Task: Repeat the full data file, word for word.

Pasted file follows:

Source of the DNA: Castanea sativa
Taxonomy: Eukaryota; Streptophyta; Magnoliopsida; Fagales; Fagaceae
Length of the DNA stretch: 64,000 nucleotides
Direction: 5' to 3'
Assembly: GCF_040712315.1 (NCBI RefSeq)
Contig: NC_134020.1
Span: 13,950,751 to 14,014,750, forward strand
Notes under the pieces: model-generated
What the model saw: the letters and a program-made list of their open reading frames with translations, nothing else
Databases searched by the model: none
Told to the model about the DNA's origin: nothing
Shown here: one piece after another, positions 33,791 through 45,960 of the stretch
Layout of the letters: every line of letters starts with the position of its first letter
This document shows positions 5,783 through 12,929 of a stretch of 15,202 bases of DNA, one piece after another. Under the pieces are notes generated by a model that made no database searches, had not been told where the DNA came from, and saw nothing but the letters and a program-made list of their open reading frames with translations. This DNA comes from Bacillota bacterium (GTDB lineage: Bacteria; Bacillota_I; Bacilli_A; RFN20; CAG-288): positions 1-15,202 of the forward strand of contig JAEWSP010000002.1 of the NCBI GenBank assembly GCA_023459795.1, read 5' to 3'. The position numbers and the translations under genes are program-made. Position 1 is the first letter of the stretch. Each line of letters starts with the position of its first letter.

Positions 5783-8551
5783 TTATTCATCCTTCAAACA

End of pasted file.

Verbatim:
Source of the DNA: Castanea sativa
Taxonomy: Eukaryota; Streptophyta; Magnoliopsida; Fagales; Fagaceae
Length of the DNA stretch: 64,000 nucleotides
Direction: 5' to 3'
Assembly: GCF_040712315.1 (NCBI RefSeq)
Contig: NC_134020.1
Span: 13,950,751 to 14,014,750, forward strand
Notes under the pieces: model-generated
What the model saw: the letters and a program-made list of their open reading frames with translations, nothing else
Databases searched by the model: none
Told to the model about the DNA's origin: nothing
Shown here: one piece after another, positions 33,791 through 45,960 of the stretch
Layout of the letters: every line of letters starts with the position of its first letter
This document shows positions 5,783 through 12,929 of a stretch of 15,202 bases of DNA, one piece after another. Under the pieces are notes generated by a model that made no database searches, had not been told where the DNA came from, and saw nothing but the letters and a program-made list of their open reading frames with translations. This DNA comes from Bacillota bacterium (GTDB lineage: Bacteria; Bacillota_I; Bacilli_A; RFN20; CAG-288): positions 1-15,202 of the forward strand of contig JAEWSP010000002.1 of the NCBI GenBank assembly GCA_023459795.1, read 5' to 3'. The position numbers and the translations under genes are program-made. Position 1 is the first letter of the stretch. Each line of letters starts with the position of its first letter.

Positions 5783-8551
5783 TTATTCATCCTTCAAACA